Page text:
The second and opposing school of thought is that we should redefine clean sport and accept that performance enhancement is a part of sport. This includes arguments that all drugs should be allowed, and that genetic manipulation should be, too. A lighter version of the same position is that athletes can use drugs under medical supervision.
Neither of these are good solutions. An absolutist approach leads to unintended consequences: punishments handed out to athletes who are innocent or who have done very little wrong. It requires huge investment and excessive surveillance of all athletes. It can also lead to sanctions of non-elite athletes as doping controls get extended into localised competitions. Such athletes often don’t have enough anti-doping education but it is highly questionable if the rules for professionals should be imposed on amateurs. Mounting an appeal is costly and difficult under the strict liability rule. In other words, we risk unfair and disproportionate outcomes.
However, the liberalisation approach is quite simply not palatable for sports organisations, sponsors, and the media. The public perception seems to be that sport should be drug-free. Any loosening on the grip of anti-doping provokes fears that all athletes will feel compelled to dope, including young people just at the beginning of their careers. It is also seen as undermining the health and ethical virtues of sport.
Frankly, the debate is so polarised that it might be tempting to give up. But we need some some sense of rationality and perspective to map out a middle ground. This might emphasise integrity in sporting cultures, put the athlete at the centre of the policy process, and direct resources to the most important doping issues. Yet, there is no platform for this debate, and no mechanism for re-orienting the direction of travel WADA has pursued since it was formed. The only real solution is a multi-stakeholder, open and transparent debate that comes to conclusions that WADA is obliged to accept and deliver.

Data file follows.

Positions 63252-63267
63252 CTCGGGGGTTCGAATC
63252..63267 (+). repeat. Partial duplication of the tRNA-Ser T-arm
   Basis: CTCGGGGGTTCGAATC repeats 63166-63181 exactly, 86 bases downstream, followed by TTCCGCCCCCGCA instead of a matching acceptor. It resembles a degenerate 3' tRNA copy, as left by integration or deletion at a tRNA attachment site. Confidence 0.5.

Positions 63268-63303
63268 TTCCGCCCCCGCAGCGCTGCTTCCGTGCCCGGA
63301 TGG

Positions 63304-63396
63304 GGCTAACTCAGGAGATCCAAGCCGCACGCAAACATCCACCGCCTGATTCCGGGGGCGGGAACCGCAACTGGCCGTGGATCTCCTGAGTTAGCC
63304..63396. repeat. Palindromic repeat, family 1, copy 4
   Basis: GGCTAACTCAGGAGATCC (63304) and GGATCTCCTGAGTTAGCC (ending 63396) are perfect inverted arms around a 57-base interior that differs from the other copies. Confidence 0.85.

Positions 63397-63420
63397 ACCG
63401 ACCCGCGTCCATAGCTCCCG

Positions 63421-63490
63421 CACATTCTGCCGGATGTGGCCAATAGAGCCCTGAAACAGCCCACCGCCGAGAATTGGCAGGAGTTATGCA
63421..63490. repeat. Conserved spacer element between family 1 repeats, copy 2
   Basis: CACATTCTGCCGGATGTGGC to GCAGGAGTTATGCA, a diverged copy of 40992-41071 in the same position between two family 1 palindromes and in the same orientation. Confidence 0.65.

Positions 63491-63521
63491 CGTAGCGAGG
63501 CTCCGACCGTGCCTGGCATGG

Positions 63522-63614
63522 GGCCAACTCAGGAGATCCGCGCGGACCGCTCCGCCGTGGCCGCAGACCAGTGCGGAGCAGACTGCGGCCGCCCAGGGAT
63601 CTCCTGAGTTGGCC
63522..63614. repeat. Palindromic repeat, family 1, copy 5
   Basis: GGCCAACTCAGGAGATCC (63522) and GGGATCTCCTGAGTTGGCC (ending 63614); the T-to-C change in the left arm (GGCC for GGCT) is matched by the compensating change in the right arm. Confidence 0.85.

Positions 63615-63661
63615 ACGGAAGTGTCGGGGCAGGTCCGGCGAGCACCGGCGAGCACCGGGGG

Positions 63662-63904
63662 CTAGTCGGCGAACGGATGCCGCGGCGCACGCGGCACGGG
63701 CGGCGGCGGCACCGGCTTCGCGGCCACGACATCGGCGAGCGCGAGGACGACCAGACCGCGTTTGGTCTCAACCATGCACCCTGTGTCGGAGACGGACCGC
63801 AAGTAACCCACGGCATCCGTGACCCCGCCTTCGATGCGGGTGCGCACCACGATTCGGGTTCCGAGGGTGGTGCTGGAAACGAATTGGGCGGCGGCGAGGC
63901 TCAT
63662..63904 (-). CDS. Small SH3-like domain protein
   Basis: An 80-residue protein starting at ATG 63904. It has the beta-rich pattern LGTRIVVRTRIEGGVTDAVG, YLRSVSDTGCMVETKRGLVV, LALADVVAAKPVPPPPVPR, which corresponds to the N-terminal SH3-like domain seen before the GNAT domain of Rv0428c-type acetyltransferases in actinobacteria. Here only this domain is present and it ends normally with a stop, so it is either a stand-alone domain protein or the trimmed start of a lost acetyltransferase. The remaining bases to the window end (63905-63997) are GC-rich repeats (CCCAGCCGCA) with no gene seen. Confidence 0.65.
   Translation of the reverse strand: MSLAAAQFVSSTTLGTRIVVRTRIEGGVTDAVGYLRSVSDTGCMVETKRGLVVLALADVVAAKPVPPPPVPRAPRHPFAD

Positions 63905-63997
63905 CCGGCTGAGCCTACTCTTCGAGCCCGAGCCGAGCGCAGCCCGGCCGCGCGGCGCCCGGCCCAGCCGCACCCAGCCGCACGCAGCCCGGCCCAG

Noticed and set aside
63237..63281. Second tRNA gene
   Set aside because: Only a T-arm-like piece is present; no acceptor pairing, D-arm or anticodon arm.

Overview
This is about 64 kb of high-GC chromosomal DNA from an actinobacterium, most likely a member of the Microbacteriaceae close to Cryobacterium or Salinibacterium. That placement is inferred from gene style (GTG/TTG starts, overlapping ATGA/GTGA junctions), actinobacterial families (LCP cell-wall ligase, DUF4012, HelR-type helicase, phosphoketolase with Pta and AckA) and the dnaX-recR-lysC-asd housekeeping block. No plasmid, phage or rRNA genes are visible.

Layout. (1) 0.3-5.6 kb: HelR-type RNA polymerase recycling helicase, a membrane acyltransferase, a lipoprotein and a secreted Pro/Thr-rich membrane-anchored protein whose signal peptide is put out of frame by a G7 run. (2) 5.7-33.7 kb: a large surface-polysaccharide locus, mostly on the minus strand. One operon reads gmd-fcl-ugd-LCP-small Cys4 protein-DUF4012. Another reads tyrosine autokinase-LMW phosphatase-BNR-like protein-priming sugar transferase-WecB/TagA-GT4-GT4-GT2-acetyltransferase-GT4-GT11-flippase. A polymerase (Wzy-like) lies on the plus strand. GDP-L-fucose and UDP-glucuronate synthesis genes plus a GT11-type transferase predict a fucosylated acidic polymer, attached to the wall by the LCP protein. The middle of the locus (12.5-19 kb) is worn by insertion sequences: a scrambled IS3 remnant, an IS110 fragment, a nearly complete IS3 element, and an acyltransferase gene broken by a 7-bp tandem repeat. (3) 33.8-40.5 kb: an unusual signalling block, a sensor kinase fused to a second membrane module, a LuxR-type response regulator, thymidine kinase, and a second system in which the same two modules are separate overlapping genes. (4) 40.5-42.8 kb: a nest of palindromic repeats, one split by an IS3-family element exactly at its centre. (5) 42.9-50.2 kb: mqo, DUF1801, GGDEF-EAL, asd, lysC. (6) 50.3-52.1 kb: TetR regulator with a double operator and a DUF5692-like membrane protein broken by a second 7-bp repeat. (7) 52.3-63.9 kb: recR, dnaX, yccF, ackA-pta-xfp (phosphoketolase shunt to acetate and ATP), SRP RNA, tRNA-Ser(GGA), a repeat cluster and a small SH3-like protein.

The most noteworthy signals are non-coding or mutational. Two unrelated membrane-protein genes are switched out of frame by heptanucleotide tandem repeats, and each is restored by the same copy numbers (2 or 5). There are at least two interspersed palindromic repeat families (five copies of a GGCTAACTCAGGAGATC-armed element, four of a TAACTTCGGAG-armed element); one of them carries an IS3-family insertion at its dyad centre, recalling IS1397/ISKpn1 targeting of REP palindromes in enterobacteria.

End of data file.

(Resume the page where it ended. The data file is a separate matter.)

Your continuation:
The extensive debate on TUEs which this week’s news will reignite might accidentally provide a focal point for new options. If it was more transparent, we would know the drugs athletes used and why. Doctors and coaches would be made more accountable for the requests they make. Sports organisations would have more knowledge and control over what was being used.
Of course, the significant challenge is that this approach adds another layer to the already extensive surveillance of athletes: their bodies would be more public, and their privacy diminished further. However, the current crisis over TUEs neatly symbolises the ambivalences, problems and challenges facing WADA, as they aim to keep sport clean in an world that increasingly normalises medical drug use and enhancement therapies. Sport might be different to the rest of society, but athletes want to win and sometimes will use any method available to them. This unwinnable war needs a fresh approach.
• This article was originally published by The Conversation on 15 September 2016. To access the original, please click here.